Then leaders from both parties will need to wrangle the votes to pass a bill, no small task with narrow majorities in both chambers.
On top of all that, there are a steadily dwindling number of days left on the calendar before June 1.
McCarthy said the House would need four days to push legislation through. In the Senate, opponents of a deal could cause a multi-day delay through a filibuster. But both chambers are capable of accelerating timelines when necessary.
Key sticking points and potential areas of consensus
House Republicans are seeking spending cuts in the federal budget in exchange for their support to raise the debt ceiling. On Sunday, Biden acknowledged “significant” disagreement with Republicans, insisting that while he’s willing to reduce spending, tax “revenue is not off the table” as part of the deal.
Graves, who is leading GOP negotiations on the debt ceiling, earlier this month outlined four areas where he thought there could be agreement: revising the permitting process, clawing back unspent Covid relief funds, bolstering work requirements for some government aid programs and capping spending.
Republicans have long insisted they won’t raise the debt limit without spending reductions, but Democrats have sounded the alarm over the cuts Republicans want.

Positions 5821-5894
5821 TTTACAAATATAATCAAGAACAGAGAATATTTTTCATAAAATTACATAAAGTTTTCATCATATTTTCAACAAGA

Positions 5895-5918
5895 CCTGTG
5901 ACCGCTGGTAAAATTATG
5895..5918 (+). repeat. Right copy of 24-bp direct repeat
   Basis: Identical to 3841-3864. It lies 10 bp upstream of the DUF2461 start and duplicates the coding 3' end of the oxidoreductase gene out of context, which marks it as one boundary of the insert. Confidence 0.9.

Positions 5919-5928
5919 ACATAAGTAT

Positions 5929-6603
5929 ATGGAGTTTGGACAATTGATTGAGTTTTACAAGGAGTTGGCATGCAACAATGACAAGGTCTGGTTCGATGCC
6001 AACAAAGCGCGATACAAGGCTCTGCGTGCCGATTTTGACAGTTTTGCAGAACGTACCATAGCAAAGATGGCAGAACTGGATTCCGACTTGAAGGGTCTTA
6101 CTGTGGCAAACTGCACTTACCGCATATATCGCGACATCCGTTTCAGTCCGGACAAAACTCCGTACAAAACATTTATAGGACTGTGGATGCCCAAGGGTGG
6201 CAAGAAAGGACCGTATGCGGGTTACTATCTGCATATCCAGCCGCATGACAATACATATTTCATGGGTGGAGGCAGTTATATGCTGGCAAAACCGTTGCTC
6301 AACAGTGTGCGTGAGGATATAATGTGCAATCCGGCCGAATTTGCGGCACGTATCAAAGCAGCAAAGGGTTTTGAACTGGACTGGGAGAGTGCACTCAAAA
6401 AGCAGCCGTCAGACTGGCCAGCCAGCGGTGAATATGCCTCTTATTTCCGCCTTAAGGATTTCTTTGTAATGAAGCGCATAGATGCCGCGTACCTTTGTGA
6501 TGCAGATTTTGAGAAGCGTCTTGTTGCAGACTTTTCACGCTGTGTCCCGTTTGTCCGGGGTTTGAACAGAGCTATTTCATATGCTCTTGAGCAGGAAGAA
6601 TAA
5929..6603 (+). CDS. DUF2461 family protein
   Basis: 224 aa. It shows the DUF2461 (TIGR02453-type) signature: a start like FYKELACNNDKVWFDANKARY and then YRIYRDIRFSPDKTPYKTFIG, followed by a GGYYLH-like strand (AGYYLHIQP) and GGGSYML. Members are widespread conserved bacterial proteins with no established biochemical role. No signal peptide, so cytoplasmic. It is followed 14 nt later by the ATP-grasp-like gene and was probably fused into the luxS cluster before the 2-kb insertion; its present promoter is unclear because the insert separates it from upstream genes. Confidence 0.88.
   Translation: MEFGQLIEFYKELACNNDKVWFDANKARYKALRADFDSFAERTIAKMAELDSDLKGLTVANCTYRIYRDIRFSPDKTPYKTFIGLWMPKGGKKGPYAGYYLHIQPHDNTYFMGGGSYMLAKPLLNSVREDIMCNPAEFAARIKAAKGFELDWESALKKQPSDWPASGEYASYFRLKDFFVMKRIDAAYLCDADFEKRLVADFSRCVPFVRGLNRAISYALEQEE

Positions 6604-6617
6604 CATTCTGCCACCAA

Sources familiar with the White House’s thinking acknowledge that part of the reason for the temporary breakdown in talks Friday is that White House negotiators view the extent of the spending reductions House Republicans are pushing for as unacceptable, though the White House has expressed a willingness to cut some spending.
The budget proposal GOP negotiators presented over the weekend would set budget caps for six years, with the cap structure remaining the same as the House-passed bill at fiscal year 2022 levels, according to a source with direct knowledge of the matter.
The proposal included at least two items that weren’t part of their initial bill: immigration provisions and additional changes to the work requirements for food stamps, the source said.
Biden said Sunday that much of what Republicans have proposed “is simply, quite frankly, unacceptable.”
Changes to work requirements have become a contentious issue. Some Democrats have expressed concern about Republicans’ proposed enhancement of work requirements for social safety net programs, with some leading Democrats suggesting the inclusion of the requirements is a red line in negotiations. Biden has said he would not put consequential work requirements on the table for negotiations.
Democrats are also pushing for a minimum two-year extension of the debt limit so they don’t have to wrestle with the issue again before the 2024 elections. The length of the extension – as with most of the items that are part of the talks – has not been finalized, according to a source familiar.
This story has been updated with additional developments.
CNN’s Ted Barrett, Kristin Wilson, Morgan Rimmer, Manu Raju, Kevin Liptak, Betsy Klein, Melanie Zanona, Phil Mattingly, Arlette Saenz, Maegan Vazquez and Jeremy Diamond contributed to this report.